What I can’t say anymore

When the financial structure of the newspaper impacts our coverage, the reader deserves to know.

A bulletin board with a Maria Pappas calendar and assorted buttons and objects.

The months in the 2023 calendar sent out by Cook County Treasurer Maria Pappas, a proud daughter of Greece, name the months first Greek, then in English.

Neil Steinberg/Sun-Times

When my official Maria Pappas, Cook County treasurer 2023 wall calendar arrived last December, I immediately put it on prominent display. How could I not? Every month, Pappas models from her wardrobe of flashy fashion. The whole thing harkening back to a bygone era of outsized personalities in public office. She thoughtfully autographed it.

Of course I thought of writing about this amusing artifact. But there’s so much to unpack. It’s not just a calendar; it’s a relationship. Or was, anyway. We haven’t spoken in years.

I became better acquainted with Pappas 23 years ago, by complete accident after walking over to the 2000 Gay Pride Parade. There she was, in a spangly top, high-stepping down the center of Broadway, twirling a baton.

Opinion bug


The moment’s significance is examined in my memoir, “You Were Never in Chicago”:

“Pappas represents, to me, a glimpse of the vanished idiosyncratic glory of the city, the colorful past which always seems to be disappearing over the horizon, if not utterly lost already. The carnation-wearers, the bamboo-cane leaners, the nudge-and-winkers, the organ-grinders, the First Ward Ball revelers ...”

After I wrote as much in the newspaper, she reached out — actually made my wife and me dinner on the roof of John Regas’ mansion on Astor Street. A relationship ensued, and she ended up hiring my brother, who became chief financial officer of her office.

Therein lies the rub. Am I hopelessly compromised, ballyhooing her calendar because she made me dinner and hired my brother? Or score-settling, because he ended up fleeing her employment for a better gig?

That’s a lot of trouble to go to for a calendar. Which is why I didn’t mention it. Until now, by way of introduction to the concept of sunlight as a disinfectant. If the various relevant background factors in a story are set out, then readers can judge for themselves.

When there is an unseen thumb on the scale, you deserve to know. Such as a week ago Friday, when I wrote a column on Joe Biden being too old to run again. The column originally ended with a clear and pointed call to action that I can’t even specify here, because my editors felt it amounted to an endorsement in the race if Biden indeed does run against Donald Trump, which seems inevitable.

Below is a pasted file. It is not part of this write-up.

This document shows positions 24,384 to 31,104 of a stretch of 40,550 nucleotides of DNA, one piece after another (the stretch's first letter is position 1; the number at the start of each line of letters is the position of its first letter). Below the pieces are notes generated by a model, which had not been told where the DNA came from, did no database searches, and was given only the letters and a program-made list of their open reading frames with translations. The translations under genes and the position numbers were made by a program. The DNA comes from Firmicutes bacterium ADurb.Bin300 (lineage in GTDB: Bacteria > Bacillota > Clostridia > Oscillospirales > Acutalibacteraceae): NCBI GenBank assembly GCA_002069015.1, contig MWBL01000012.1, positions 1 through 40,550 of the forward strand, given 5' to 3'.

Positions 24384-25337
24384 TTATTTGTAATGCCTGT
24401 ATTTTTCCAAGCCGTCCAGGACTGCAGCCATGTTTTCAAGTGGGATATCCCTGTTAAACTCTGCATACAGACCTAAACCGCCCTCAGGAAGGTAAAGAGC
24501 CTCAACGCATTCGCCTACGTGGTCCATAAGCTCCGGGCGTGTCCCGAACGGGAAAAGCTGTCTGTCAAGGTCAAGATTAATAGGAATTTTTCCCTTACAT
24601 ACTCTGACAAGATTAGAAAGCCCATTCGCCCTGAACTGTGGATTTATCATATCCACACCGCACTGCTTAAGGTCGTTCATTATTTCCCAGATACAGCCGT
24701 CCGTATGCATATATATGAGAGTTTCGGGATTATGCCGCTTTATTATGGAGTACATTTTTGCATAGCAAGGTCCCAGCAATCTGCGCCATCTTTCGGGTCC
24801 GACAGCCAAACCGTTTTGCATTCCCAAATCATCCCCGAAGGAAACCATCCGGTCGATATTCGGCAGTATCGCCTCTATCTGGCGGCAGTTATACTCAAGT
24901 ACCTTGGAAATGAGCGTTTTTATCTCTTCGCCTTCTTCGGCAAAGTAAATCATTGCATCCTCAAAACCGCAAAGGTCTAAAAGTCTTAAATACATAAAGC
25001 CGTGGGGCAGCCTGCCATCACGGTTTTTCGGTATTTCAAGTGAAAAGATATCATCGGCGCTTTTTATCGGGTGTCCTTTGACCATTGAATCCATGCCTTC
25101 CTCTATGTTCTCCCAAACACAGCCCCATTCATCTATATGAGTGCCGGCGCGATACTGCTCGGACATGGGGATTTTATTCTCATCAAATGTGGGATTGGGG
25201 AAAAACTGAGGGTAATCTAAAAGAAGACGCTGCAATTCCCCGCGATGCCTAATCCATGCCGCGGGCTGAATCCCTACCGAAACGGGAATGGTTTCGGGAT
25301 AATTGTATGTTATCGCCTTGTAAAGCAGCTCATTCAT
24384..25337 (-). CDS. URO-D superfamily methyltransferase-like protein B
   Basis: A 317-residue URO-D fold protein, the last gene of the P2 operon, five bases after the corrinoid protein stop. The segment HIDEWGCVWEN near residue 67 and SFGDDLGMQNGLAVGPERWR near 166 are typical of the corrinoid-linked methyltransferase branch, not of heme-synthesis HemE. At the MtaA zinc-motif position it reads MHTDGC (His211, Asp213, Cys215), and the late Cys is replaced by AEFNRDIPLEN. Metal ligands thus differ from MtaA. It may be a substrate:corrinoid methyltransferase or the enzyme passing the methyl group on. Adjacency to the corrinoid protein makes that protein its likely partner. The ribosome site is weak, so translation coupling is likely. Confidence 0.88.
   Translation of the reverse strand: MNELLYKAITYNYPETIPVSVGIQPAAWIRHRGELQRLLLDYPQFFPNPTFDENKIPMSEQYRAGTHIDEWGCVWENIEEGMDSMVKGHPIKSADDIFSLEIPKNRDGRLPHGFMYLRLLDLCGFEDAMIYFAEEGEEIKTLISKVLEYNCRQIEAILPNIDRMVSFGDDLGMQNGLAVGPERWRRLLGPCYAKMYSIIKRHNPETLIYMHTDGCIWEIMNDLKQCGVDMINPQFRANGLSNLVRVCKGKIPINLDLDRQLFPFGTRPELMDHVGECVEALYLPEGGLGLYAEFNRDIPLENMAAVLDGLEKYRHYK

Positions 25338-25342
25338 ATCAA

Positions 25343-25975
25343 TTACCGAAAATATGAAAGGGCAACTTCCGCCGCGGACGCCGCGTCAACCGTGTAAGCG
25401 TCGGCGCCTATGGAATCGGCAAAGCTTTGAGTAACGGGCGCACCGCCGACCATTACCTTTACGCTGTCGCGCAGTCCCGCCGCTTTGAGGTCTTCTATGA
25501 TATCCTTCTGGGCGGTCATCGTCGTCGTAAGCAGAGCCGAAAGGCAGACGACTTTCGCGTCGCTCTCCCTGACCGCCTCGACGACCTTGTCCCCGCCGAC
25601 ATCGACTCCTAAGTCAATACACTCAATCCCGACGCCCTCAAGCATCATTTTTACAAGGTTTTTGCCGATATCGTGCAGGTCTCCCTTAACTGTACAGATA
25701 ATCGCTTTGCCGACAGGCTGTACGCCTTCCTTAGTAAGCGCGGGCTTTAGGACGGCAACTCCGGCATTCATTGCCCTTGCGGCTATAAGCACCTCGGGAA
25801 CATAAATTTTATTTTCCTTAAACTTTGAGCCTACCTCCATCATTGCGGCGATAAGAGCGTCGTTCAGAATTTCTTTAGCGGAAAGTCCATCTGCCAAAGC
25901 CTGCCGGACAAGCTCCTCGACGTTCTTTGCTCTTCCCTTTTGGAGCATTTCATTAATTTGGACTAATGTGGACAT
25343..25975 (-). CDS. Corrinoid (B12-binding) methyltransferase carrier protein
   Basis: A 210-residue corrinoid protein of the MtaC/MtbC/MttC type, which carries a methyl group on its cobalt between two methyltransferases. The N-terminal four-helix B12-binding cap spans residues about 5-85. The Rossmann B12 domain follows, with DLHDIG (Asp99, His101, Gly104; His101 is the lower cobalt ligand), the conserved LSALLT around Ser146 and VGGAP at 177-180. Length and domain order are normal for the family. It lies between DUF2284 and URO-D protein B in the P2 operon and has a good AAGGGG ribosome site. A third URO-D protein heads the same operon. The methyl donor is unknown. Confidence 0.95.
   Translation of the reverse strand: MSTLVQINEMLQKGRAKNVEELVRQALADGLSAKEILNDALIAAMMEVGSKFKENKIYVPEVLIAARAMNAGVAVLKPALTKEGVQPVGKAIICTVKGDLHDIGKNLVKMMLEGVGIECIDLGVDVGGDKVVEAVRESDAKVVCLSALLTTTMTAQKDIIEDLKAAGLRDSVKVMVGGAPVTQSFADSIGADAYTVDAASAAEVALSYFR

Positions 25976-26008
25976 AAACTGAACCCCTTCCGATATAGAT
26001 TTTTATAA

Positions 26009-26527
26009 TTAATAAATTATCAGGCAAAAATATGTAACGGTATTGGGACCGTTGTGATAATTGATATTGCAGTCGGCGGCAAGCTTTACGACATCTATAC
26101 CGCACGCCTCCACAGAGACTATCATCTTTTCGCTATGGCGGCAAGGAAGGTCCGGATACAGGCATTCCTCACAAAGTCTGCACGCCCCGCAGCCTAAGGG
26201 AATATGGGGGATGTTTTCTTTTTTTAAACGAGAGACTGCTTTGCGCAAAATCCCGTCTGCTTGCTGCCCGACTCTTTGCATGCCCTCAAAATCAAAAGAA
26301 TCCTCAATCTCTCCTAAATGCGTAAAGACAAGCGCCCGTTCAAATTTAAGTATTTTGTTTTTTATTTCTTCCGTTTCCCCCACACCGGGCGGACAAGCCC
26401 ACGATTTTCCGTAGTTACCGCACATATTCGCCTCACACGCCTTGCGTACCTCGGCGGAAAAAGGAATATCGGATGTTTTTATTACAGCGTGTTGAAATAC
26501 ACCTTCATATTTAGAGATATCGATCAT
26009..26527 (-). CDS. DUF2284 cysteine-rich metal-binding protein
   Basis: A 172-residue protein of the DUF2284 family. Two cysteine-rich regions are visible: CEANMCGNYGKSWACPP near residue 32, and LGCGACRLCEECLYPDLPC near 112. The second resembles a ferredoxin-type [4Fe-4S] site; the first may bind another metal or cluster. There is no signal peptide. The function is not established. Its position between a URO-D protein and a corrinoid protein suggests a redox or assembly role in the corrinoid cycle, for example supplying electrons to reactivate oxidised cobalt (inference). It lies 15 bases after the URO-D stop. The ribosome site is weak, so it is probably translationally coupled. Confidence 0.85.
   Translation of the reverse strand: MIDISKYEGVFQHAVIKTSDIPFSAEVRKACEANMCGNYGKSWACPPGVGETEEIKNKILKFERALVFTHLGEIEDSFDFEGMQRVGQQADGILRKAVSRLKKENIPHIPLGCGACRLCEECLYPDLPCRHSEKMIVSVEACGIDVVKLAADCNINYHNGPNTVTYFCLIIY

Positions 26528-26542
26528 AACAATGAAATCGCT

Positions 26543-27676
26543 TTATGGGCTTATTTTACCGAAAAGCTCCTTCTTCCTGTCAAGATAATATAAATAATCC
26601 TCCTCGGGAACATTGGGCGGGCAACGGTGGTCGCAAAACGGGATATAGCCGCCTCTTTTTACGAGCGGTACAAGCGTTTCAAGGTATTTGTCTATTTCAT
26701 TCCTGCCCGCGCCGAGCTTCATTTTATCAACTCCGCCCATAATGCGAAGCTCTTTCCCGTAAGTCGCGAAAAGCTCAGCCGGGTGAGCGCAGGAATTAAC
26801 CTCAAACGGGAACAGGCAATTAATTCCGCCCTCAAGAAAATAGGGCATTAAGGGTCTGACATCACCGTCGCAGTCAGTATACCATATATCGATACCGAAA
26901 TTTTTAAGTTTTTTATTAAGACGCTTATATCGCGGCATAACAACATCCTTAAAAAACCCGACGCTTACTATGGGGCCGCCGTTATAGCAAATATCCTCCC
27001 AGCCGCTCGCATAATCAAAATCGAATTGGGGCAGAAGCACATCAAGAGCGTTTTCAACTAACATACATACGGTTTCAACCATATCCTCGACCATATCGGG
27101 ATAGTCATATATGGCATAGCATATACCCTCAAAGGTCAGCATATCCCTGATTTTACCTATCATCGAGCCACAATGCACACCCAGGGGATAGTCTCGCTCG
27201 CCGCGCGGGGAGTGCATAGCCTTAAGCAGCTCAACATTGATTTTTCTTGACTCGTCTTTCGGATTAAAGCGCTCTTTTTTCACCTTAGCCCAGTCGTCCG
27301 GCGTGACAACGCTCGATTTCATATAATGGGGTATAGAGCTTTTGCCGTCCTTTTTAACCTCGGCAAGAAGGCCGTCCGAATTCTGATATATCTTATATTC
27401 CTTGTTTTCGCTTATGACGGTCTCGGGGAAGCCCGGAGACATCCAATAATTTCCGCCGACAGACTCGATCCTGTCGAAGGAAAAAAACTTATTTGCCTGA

That part got shaved off by my editors, late in the day, and you should know why.

Last year, the Sun-Times was scooped up and is now an affiliate of Chicago Public Media. They are a 501(c)3 charity and now so are we. Because of that, the paper legally is not supposed to endorse political candidates. As with any rule, there is disagreement over what it actually means.

Some — such as myself — believe the restriction is limited to actual official endorsements, to editorials that begin, “The Sun-Times endorses Joe Shlabotnik for alderperson of the First Ward because, being already wealthy, he won’t steal as much as is usual ...”

Others — my bosses — have an even more vigilant view and believe that merely telling readers to support or oppose a particular candidate, whether or not it’s an official endorsement, could threaten our charitable status.

It’s a true dilemma, like being offered a pill that could cure your dangerous medical condition. Or kill you. Do you take it? Speaking truth to power and letting the chips fall where they may sounds good, until the entire financial basis of our operation is destroyed and we all lose our jobs. We can’t do much good if that happens.

I mention this, not just to explain to all the readers who wrote in, confused, wondering if I had lost my mind. But moving forward, into what will be a very contentious 2024 presidential election. You should know that, when it comes to deciding which vote supports democracy, and which might just end it, well, you’re on your own.

I don’t want to overstate the case. My column is a twig snapping in a bonfire the size of a barn. The entirety of responsible professional journalism has been blazing away at Donald Trump for eight solid years now. The smoke clears. And there he is, not a dyed and shellacked hair on his jabbering head singed, striding toward the 2024 presidency. It seems fairly clear the country is divided between those who figured it out a long time ago, and those who never will.

Editor’s note: As a nonprofit, the Sun-Times is no longer allowed to make political endorsements. You can read more about this here.

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